The following quarters leading up to Q2 2021 showed fluctuations in job gains and losses, with Q2 2021 recording 1.725 million gross job gains. Conversely, in Q1 2019, there were 1.22 million gross job losses in this industry.

Here’s the table summarizing the gross job gains and losses for the U.S. leisure and hospitality industry from Q1 2019 through Q2 2021:

Quarter and YearGross Job GainsGross Job Losses
Q2 20211.725 million984,000
Q1 20211.723 million983,000
Q4 20201.447 million1.329 million
Q3 20202.535 million1.024 million
Q2 2020656,0006.331 million
Q1 20201.124 million
Q4 20191.406 million1.22 million
Q3 20191.336 million1.405 million
Q2 20191.353 million1.404 million
Q1 20191.352 million1.22 million

Employee Compensation

On average, employees in the U.S. leisure and hospitality industry earn $19.44 per hour. They work an average of 25.8 hours per week.

Benefits Package

Around 32% of employees in this sector have access to employer-sponsored health care, while 43% enjoy paid vacation provided by their employers, and 50% receive paid sick leave.

It’s important to note that these statistics only apply to private industry employees, not government organizations.

Hotel Industry Trends and Projections

What’s next for the ever-evolving world of hotels? Join us as we journey through industry milestones, pandemic impacts, and projections, providing a sneak peek into the exciting future of hospitality.

Pre-Pandemic Peak

In 2019, the global hotels and resorts market reached a remarkable value of over $1.5 trillion. This was the culmination of seven years of almost continuous growth.

To put it into perspective, back in 2012, the global hotels and resorts market was valued at around $9 million, and it consistently lingered just under the $1 trillion mark.

The industry finally broke that barrier in 2016 and continued its upward trajectory, reaching the impressive $1.5 trillion value in 2019.

Future Growth

Looking ahead, from 2021 to 2025, the global hotel and travel accommodation industry is projected to exhibit a Compound Annual Growth Rate (CAGR) of 7%. This projection is expected to result in a market value of $1.05 trillion by 2025.

In 2020, the global hotel and travel accommodation market was worth $673.02 billion, and it experienced substantial growth to reach $801.9 billion in 2021, reflecting a notable CAGR of 19.1%.

This significant growth was attributed to the initial recovery of the industry following the disruptions caused by the COVID-19 pandemic in 2020.

Global GDP Impact

In 2020, travel and tourism contributed $4.671 trillion to the global GDP. While this remains a substantial amount, it also represents a substantial decrease from the $9.17 trillion contribution in 2019.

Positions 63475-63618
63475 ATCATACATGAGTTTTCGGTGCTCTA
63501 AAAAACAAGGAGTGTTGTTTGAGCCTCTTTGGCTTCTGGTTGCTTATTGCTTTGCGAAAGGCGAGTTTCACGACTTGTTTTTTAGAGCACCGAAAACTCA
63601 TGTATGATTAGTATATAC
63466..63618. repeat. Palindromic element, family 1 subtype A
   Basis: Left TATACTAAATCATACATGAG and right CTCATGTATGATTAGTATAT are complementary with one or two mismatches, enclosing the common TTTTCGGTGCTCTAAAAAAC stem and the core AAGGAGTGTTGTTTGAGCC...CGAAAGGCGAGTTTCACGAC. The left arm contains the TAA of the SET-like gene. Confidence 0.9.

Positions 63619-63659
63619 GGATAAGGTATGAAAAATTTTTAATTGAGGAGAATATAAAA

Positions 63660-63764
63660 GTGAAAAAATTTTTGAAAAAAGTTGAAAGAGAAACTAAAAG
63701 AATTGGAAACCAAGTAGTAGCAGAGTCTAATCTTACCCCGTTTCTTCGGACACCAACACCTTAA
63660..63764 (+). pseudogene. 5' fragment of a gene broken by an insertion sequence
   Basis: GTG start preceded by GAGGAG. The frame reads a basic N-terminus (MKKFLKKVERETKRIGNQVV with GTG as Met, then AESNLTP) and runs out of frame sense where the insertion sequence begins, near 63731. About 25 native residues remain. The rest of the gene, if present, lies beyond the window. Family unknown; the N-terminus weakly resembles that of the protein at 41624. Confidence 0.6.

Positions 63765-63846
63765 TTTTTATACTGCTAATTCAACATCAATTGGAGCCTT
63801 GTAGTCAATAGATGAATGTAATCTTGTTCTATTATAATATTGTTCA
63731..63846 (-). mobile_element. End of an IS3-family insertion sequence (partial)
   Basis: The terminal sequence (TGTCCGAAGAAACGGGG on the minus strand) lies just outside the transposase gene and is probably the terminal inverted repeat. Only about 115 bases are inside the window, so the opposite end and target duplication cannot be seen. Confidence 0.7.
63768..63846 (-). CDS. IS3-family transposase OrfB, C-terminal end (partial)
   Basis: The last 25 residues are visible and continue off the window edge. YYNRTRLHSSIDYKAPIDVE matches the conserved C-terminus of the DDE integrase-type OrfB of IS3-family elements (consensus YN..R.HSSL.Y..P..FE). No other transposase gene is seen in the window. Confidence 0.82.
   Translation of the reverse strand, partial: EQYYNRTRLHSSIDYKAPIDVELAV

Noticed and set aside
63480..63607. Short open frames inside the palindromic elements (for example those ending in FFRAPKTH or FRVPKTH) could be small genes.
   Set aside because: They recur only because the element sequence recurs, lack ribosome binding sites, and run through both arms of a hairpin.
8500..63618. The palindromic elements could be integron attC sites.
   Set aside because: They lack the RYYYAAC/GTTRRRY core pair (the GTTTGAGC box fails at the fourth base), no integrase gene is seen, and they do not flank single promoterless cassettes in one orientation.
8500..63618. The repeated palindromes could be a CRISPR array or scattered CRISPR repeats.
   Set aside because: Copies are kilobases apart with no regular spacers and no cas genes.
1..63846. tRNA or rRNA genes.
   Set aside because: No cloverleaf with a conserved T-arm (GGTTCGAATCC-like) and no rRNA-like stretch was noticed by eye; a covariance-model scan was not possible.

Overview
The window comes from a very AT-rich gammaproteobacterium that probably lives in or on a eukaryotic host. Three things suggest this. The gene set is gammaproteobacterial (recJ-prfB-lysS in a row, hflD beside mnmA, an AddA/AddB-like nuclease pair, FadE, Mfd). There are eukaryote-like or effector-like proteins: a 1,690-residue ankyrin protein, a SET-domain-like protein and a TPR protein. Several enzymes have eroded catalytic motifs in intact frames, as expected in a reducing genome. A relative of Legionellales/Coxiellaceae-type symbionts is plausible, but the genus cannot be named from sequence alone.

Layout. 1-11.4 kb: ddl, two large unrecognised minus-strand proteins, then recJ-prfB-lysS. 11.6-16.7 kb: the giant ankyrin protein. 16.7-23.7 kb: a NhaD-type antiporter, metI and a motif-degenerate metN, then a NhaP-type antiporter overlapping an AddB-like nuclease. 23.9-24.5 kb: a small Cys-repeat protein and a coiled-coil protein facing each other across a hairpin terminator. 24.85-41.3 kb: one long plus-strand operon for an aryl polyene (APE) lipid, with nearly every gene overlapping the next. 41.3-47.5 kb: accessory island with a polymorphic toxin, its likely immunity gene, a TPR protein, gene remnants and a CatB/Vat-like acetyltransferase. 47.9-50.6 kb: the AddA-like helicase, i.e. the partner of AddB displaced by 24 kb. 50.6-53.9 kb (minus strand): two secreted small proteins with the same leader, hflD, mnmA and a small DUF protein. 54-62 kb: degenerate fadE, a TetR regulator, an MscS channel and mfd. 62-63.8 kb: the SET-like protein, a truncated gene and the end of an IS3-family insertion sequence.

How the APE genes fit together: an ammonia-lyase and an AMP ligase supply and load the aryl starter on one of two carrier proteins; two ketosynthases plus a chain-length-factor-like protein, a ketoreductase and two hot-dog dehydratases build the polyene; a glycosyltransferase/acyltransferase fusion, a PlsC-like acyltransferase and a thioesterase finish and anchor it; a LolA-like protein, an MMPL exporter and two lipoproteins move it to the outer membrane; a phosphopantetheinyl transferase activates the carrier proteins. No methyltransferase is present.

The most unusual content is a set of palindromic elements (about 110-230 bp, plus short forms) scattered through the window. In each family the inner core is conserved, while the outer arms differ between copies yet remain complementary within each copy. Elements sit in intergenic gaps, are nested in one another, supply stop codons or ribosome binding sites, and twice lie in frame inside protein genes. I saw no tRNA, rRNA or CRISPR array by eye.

The decline can be directly attributed to the significant reduction in global travel due to the COVID-19 lockdowns in 2020.

Expansion of Hotels

Over the decade from 2008 to 2018, the number of hotels worldwide increased by nearly 14,300. In 2018, the total count of hotels reached 184,299.


So there you have it, our whirlwind tour of the hotel industry’s current landscape. From the lofty heights of 2019 to the game-changing comeback after pandemic setbacks, the hotel world remains as dynamic as ever.

In 2023, we’ve explored growth, resilience, and transformation. These statistics are like signposts in the journey of an industry that’s all about making your stay unforgettable, and we can’t wait to see where the road leads next.

Stay tuned for more adventures in the world of hotels!

Frequently Asked Questions

1. What was the global value of the hotel industry in 2019, and how did it evolve before the COVID-19 pandemic?

In 2019, the global hotels and resorts market was worth over $1.5 trillion. This marked the pinnacle of seven years of growth, starting from around $9 million in 2012. It steadily approached the $1 trillion mark in 2016 before reaching $1.5 trillion in 2019.

2. What is the projected growth for the global hotel and travel accommodation industry from 2021 to 2025?

The industry is expected to exhibit a Compound Annual Growth Rate (CAGR) of 7%, projecting a market value of $1.05 trillion by 2025.

3. How did the global hotel and travel accommodation market fare in 2020, especially in light of the COVID-19 pandemic?

In 2020, the market was valued at $673.02 billion, but it saw substantial growth to $801.9 billion in 2021, with a CAGR of 19.1%. This growth was attributed to the initial industry recovery following pandemic-related travel restrictions.

4. How did the COVID-19 pandemic impact the global GDP contribution of the travel and tourism sector?

In 2020, travel and tourism contributed $4.671 trillion to the global GDP. However, this marked a significant decrease from the $9.17 trillion contributed in 2019, mainly due to the pandemic’s extensive lockdowns, which curtailed global travel.

5: What recent trends have been observed in the global hotel industry’s expansion and development?

The global hotel industry has experienced dynamic changes in recent years. While statistics up to 2018 revealed significant growth, the latest trends in 2023 can shed light on the industry’s current expansion, diversification, and evolving strategies.